A collage of autistic people and their families.
17 Apr

A guide to discussing autism

Receiving an autism diagnosis can be overwhelming, whether it’s for you, your child, or someone else you know. It can be difficult to talk about it with others, as you may feel anxious about their reactions or unsure how to advocate for yourself or your child’s needs. However, with self-awareness and practice, you can gain confidence in discussing autism and advocating for what you and your family require. Over time, it can become easier to navigate these conversations.

In this post, we’ll share how you can approach disclosing an autism diagnosis in different contexts, depending on whether it’s your own diagnosis or that of your child or someone else. We’ll share tips from autistic adults and parents/carers of autistic children, as well as where you can access further information and support.

  • Pros and cons of disclosure
  • A parent perspective
  • An autistic perspective
  • Tips for disclosure in different contexts
  • Further support

Pros and cons of disclosure

Before we launch into strategies for discussing an autism diagnosis, we thought we’d start this article with some quick yet important reminders for autistic individuals and their loved ones around disclosure.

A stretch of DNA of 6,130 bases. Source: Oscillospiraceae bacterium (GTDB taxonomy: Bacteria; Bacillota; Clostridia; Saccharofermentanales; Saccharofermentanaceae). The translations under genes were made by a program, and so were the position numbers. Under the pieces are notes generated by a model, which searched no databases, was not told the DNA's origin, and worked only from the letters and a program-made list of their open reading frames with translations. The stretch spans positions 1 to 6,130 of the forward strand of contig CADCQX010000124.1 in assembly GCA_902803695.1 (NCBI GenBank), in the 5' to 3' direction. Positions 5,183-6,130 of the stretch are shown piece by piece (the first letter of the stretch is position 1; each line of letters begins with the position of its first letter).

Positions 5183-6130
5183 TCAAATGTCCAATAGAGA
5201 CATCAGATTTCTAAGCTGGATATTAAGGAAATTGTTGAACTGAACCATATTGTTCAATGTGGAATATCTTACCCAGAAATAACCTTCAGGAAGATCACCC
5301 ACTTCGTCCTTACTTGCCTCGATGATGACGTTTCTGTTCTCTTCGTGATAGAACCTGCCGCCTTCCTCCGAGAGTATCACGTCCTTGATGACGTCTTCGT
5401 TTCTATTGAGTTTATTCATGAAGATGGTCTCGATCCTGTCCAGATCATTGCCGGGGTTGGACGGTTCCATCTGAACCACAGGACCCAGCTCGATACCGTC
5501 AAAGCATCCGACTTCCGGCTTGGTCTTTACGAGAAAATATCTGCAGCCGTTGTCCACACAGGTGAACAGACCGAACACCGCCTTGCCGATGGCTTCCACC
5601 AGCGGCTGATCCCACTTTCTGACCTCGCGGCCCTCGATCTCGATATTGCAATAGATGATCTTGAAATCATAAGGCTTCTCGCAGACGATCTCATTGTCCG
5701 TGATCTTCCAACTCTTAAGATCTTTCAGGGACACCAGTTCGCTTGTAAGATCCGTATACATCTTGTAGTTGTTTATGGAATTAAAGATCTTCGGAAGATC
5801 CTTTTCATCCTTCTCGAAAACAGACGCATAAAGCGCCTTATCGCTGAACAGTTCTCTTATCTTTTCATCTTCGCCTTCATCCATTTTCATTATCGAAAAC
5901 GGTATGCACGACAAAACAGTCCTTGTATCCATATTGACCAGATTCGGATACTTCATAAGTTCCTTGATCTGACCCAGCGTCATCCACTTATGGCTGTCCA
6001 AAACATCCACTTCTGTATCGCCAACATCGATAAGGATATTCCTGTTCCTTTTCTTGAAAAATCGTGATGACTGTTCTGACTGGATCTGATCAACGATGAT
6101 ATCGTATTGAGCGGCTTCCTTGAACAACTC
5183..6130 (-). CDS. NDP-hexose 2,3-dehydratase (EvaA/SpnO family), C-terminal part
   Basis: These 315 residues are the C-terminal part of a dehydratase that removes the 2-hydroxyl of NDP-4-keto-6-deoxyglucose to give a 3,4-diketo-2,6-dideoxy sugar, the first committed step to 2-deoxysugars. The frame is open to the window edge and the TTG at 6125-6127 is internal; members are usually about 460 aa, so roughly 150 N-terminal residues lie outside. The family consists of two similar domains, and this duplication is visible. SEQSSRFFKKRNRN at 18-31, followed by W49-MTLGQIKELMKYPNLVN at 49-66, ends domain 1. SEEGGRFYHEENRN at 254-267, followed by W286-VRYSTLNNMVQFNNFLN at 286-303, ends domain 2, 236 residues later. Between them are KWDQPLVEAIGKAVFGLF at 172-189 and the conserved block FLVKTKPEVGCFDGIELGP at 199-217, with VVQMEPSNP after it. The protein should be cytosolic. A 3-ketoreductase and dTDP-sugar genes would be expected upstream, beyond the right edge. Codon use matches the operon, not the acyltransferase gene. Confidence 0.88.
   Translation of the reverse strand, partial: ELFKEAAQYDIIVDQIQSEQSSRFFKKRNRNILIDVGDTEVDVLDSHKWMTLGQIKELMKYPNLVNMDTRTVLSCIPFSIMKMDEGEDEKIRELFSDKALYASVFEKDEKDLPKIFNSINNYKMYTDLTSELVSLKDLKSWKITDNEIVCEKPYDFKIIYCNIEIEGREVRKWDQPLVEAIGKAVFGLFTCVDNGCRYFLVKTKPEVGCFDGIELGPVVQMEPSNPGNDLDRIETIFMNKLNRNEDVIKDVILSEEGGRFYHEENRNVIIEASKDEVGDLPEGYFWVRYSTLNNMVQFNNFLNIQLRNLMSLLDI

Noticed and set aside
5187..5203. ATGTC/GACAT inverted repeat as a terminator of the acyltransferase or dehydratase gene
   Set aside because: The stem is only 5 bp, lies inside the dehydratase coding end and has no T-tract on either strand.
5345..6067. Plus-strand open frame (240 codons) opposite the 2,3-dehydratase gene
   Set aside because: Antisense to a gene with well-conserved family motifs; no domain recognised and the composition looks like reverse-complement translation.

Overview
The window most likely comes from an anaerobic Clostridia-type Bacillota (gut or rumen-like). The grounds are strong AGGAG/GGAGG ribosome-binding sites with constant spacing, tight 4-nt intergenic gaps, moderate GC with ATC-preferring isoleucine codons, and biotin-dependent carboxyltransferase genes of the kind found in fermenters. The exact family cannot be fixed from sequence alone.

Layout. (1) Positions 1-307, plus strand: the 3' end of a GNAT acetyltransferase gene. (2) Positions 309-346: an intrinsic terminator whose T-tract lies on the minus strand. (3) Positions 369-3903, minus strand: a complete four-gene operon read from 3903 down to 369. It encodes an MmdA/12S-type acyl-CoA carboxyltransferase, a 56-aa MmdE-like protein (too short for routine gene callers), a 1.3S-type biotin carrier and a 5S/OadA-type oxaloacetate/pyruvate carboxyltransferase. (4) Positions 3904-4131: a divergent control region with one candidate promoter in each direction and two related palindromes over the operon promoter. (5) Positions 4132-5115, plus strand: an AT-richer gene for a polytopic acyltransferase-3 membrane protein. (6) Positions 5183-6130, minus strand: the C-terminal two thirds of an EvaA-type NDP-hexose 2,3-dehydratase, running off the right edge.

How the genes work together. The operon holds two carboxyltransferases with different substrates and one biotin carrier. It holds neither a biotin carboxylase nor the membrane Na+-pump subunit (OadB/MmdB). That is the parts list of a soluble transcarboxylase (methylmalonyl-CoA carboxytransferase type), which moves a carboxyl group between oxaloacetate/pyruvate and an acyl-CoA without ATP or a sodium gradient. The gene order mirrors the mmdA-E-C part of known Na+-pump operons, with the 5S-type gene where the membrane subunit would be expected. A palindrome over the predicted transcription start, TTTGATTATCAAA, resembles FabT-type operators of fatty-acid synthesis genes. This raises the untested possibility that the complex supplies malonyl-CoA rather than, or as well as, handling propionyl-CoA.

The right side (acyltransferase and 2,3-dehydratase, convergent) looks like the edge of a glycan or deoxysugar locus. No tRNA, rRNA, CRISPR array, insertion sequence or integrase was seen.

In most contexts, autistic individuals and their loved ones can choose whether or not to disclose an autism diagnosis to other people. Whether this is in a school or workplace setting, out in the community or when speaking to family and friends, this decision is highly personal and motivated by a range of factors. You aren’t obliged to disclose you or your child’s diagnosis, and you aren’t obliged to justify your decision to disclose either.

There can be a range of benefits to disclosing you or your child’s autism diagnosis with others. You might gain access to support services or be able to request reasonable adjustments/accommodations at school or work. Your relationships with others might improve as they can better understand you and your family. You might also form connections with other autistic individuals or autism families, helping you to understand yourself better while finding your tribe.   

There are also very valid reasons why a person may decide not to disclose their autism diagnosis or their child’s. You might believe the news won’t be received well or will cause you or your child to miss out on opportunities or be treated negatively. There might not be a need for you or your child to access accommodations or support services. Or, being autistic might have no relevance to the situation you or your child is in.

Deciding whether or not to disclose an autism diagnosis depends greatly on the situation and your own personal boundaries and preferences. Regardless of the decision you make, it should be respected by those around you.

A parent perspective

For parents and carers of children on the autism spectrum, discussing your child’s diagnosis often becomes easier over time. As your knowledge of autism and your child’s individual strengths and challenges grows, so too will your confidence in speaking about autism and advocating for your child and family’s needs.

Nell Laime, mum of Mia, shares her perspective on discussing autism:

What advice do you wish you were given about disclosure when you received your child's autism diagnosis?